Markets were resilient last week despite a chemical weapons attack on Syrian civilians over the weekend prior. The co-ordinated efforts of the US, the UK and France, who jointly targeted Syria, in response to an alleged chemical weapons attack on Syrian civilians had little impact on global equity markets with the majority closing in positive territory.

There was a myriad of data releases last week. Key releases were US retails sales, China GDP data and UK inflation.

US retail sales rebounded in March following three consecutive monthly declines, buoyed by big ticket purchases such as motor vehicles. Whilst US consumers, who account for two-thirds of economic activity, continue to support the economy, business confidence has started to show some fragility in the light of recent market volatility.

China’s GDP data for the first quarter of the year surprised to the upside, growing at 6.8% year-on-year, 0.3% ahead of the Government’s target of 6.5%. Whilst this is positive news, the future growth of GDP will be dependent on China’s ability to continue to trade globally; should trade tensions between China and the US escalate, both economies will face harsher business environments.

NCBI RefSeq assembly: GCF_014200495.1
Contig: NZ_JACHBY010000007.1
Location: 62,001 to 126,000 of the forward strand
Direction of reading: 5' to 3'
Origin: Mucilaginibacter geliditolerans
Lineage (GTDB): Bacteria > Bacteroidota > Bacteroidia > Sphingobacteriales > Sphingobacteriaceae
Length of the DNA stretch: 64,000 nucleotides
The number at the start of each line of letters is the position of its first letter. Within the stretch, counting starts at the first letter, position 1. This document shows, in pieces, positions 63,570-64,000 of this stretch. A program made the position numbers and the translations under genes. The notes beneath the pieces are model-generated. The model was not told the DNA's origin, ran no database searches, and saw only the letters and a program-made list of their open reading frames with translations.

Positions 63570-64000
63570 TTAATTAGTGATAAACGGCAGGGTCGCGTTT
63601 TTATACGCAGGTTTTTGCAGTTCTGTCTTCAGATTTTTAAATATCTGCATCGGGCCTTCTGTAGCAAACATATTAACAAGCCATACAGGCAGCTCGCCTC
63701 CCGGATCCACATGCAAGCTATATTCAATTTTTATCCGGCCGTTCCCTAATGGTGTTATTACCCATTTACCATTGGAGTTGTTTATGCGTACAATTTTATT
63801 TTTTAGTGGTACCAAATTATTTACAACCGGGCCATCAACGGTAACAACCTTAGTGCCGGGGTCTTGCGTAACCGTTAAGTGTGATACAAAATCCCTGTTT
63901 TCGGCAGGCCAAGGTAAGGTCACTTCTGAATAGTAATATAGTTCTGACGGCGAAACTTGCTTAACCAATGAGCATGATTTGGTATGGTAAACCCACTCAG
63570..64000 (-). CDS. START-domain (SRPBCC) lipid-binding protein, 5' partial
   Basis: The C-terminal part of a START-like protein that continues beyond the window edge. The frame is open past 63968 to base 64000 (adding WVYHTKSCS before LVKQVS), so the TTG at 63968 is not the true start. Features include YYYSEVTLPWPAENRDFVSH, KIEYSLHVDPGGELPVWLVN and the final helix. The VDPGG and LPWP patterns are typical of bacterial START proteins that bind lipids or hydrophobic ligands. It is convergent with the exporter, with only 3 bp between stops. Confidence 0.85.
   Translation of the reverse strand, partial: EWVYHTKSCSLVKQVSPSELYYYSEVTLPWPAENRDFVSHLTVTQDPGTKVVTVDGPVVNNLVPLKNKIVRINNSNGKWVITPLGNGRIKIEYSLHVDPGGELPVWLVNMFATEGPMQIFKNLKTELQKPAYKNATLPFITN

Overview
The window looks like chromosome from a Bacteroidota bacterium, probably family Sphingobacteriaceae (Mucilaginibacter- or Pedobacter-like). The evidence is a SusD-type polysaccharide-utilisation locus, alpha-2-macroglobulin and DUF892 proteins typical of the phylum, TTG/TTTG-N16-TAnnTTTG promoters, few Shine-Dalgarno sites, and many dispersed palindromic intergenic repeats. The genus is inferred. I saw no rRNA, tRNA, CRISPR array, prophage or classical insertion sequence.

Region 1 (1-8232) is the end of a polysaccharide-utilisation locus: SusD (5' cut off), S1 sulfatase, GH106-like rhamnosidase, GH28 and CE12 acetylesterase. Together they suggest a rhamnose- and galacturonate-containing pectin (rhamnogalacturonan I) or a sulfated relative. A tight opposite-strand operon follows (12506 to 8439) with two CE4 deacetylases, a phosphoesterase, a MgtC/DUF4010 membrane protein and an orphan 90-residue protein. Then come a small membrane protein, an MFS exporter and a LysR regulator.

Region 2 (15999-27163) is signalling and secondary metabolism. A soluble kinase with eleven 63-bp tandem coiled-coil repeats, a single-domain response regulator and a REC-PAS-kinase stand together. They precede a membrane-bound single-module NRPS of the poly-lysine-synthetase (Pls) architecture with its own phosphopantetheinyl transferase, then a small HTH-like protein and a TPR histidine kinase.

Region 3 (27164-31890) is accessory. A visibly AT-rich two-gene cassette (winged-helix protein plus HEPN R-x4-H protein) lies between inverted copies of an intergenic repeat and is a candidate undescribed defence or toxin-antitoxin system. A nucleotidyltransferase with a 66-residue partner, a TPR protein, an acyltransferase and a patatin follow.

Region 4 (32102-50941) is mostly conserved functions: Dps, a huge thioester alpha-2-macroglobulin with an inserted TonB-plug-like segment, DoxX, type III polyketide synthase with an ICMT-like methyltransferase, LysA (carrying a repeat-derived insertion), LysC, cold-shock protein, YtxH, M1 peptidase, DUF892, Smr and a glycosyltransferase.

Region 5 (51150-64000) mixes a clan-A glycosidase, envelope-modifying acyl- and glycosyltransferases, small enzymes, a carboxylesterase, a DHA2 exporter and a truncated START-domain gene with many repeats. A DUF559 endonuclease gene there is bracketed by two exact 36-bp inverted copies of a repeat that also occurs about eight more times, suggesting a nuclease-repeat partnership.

UK inflation data was the focus of last week dropping to a one-year low of 2.5%. The surprise fall will take the pressure off the Bank of England to raise interest rates in May. UK inflation has been as high as 3.1% in January of this year, with the International Monetary Fund warning governments to get a handle on their finances as global debt levels have now surpassed those of the  financial crisis.

Looking forward to the week ahead, there will be several key economy data releases with the highlight being the ECB meeting on Thursday.